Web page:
When wildfire smoke from the dozens of deadly, destructive blazes blanketed the West Coast in the midst of harvest in September, many in the wine industry looked at the hazardous air quality with trepidation.
Smoke-exposed grapes can result in ashy, unpalatable wines with off flavors that emerge over time. But the damage is hard to predict and complicated by a number of factors: variety, timing of exposure, distance from the fire, type of fuel burning and intended winemaking style, among others.
All those unknowns could result in risk-averse wineries rejecting or severely discounting grapes en masse and threatening “the greatest economic loss due to natural disaster” suffered by the West Coast wine industry, according to industry groups appealing to Congress to renew a relief program that aided wineries after wildfire losses in 2018. As this magazine went to press in early October, the Glass Fire in Napa County, California, had burned more than 65,000 acres and hundreds of buildings, including several wineries, and the industry was predicting most of the region’s prized Cabernet would be damaged by smoke.
Further from the flames, but still plagued by smoke, many questions remained. “Growers are trying to figure out: ‘Do I pick the grapes or not?’ Winemakers are thinking: ‘Do I want the grapes or not?’ There’s not a safety net for that,” said Vicky Scharlau, executive director of the Washington Winegrowers Association, one of the groups appealing to lawmakers. “It’s not growers’ fault or wineries’ fault. There’s just so much information we don’t have.”
However, research yields more insight into smoke risk every year, thanks to industry- and university-funded grants. For example, smoke researchers say proximity from the fire matters when it comes to smoke; devastating localized damage can occur when fires burn close by or into vineyards, exposing the grapes to fresh, volatile smoke, but smoke blown in from elsewhere loses potency. That nuance in risk marks one of the many mysteries of smoke damage this research is beginning to unravel.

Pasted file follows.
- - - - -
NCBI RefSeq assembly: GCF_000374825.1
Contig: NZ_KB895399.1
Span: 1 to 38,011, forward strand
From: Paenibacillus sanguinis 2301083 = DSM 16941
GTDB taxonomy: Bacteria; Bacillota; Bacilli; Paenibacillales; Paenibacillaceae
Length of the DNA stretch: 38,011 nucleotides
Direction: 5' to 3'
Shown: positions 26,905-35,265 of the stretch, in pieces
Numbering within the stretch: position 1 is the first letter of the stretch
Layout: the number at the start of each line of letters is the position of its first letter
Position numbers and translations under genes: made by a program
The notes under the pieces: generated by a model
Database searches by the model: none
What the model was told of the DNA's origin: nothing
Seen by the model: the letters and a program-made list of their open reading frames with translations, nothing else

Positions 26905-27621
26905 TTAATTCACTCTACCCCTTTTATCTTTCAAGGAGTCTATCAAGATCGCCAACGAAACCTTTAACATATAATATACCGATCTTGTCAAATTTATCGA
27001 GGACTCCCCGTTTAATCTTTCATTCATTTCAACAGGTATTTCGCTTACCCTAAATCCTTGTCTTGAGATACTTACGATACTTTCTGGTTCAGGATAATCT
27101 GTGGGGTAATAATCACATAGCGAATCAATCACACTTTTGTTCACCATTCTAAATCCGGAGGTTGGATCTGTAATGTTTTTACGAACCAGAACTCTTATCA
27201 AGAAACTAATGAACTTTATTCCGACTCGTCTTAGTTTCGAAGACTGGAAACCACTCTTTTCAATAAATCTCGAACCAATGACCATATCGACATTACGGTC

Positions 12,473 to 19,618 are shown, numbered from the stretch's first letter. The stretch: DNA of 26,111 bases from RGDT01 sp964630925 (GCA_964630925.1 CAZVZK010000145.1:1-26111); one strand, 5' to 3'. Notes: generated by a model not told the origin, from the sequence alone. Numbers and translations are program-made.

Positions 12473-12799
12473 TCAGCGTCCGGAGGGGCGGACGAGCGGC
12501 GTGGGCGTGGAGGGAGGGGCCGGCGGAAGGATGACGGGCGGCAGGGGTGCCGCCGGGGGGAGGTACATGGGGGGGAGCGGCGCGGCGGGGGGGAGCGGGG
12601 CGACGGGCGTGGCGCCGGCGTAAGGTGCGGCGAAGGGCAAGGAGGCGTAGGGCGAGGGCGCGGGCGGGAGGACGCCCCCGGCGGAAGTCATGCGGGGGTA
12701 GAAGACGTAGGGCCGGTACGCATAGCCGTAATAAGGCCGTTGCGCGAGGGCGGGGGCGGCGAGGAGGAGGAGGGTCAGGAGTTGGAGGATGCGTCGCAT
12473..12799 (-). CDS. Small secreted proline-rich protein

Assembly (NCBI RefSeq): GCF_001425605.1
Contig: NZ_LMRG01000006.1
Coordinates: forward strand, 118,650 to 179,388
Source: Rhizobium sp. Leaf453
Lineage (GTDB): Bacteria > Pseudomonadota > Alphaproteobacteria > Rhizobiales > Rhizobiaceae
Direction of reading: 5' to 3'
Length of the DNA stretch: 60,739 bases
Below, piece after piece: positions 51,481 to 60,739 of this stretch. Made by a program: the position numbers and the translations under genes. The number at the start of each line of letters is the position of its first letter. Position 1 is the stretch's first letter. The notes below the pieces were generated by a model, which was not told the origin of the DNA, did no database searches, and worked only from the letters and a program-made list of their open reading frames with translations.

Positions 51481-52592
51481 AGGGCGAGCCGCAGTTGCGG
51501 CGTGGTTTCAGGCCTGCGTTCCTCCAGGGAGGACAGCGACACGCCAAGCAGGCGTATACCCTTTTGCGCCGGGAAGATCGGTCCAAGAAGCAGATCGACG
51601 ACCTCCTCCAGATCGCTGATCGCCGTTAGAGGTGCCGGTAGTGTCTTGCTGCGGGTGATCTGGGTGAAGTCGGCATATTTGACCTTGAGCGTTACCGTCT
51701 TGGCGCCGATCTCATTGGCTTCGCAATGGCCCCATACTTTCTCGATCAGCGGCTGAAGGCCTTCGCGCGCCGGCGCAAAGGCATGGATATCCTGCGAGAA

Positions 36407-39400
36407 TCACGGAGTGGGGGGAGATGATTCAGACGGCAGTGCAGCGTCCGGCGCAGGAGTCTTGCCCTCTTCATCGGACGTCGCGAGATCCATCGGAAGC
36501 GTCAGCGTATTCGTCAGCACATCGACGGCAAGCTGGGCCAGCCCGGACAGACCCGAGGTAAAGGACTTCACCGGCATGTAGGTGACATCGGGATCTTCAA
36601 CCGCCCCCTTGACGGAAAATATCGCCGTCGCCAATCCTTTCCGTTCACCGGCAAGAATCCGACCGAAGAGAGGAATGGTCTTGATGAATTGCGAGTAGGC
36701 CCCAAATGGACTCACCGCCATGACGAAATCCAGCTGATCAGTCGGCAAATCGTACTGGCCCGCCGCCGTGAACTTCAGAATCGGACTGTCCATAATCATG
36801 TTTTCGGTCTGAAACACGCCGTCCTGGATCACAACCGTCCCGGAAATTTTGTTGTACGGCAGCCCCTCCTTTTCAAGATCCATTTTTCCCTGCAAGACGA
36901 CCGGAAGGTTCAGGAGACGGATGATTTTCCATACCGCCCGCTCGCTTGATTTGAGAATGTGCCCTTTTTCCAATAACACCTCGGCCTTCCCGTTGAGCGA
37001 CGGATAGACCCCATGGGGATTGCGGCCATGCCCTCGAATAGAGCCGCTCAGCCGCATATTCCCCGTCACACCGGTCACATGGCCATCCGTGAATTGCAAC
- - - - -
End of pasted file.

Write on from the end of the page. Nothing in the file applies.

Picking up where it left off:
“It’s certainly scary when you look outside, but with everything I know about smoke impacts, I actually think we are on track with quite a nice harvest” in many parts of the Willamette Valley, said Elizabeth Tomasino, an Oregon State University enologist who studies smoke’s influence on wine, through sensory analysis. “I think people will be surprised that it’s very variety-specific and, often, it’s not as bad as you think.”
This year, for growers and winemakers who are wondering about whether to proceed with a pick, she recommended that they rely on sensory analysis of small-scale fermentations, done over five days in a bucket, to get a sense of the worst-case scenario of smoke damage.
Tomasino and her collaborators in Washington and California recently received federal funds to plan a research project, with broad industry support, that aims to answer some of the key uncertainty surrounding smoke damage: what exposure levels and conditions put different cultivars at risk and how to predict impacts based on air monitors, as well as better analytic tests and how to adapt winemaking to mitigate impacts.
“It’s not going to happen next year, but this information will exist at some point in time,” Tomasino said. “Then, one year when we have a smoke event like this, people won’t panic; they’ll just know what to do.”
The U.S. Department of Agriculture also recently dedicated $2 million to set up its own team to help the university researchers and fund them to buy more equipment.
Background and buckets
While there’s still a lot of urgently needed research on smoke taint, we know a lot more than we did a few years ago.
Washington State University wine science professor Tom Collins began studying smoke damage in 2016 , with funding from the Washington State Wine Commission. He rigged up a barbecue smoker inside a hoop house in a research vineyard to see what levels of smoke exposure were necessary to develop the off flavors in wines, and to study the resulting wine chemistry.
For his trials, he used air pollution monitors to track smoke levels, but he targeted a smaller size of smoke particle than the monitors used to issue air quality alerts for human health risks, referred to as PM2.5.
“By going to PM1, we get to the heart of the smoke that’s relevant to grape quality and cut some of these other things out,” Collins said in a September webinar. He told the industry that while the human-health-focused air quality index was almost off the charts in the Yakima Valley, his smoke-focused particle monitors recorded levels at just 20 percent of what he uses in his trials to elicit smoke damage. He showed a graph of data from the Labor Day smoke event when then PM2.5 remained high, but the PM1 had dropped down significantly.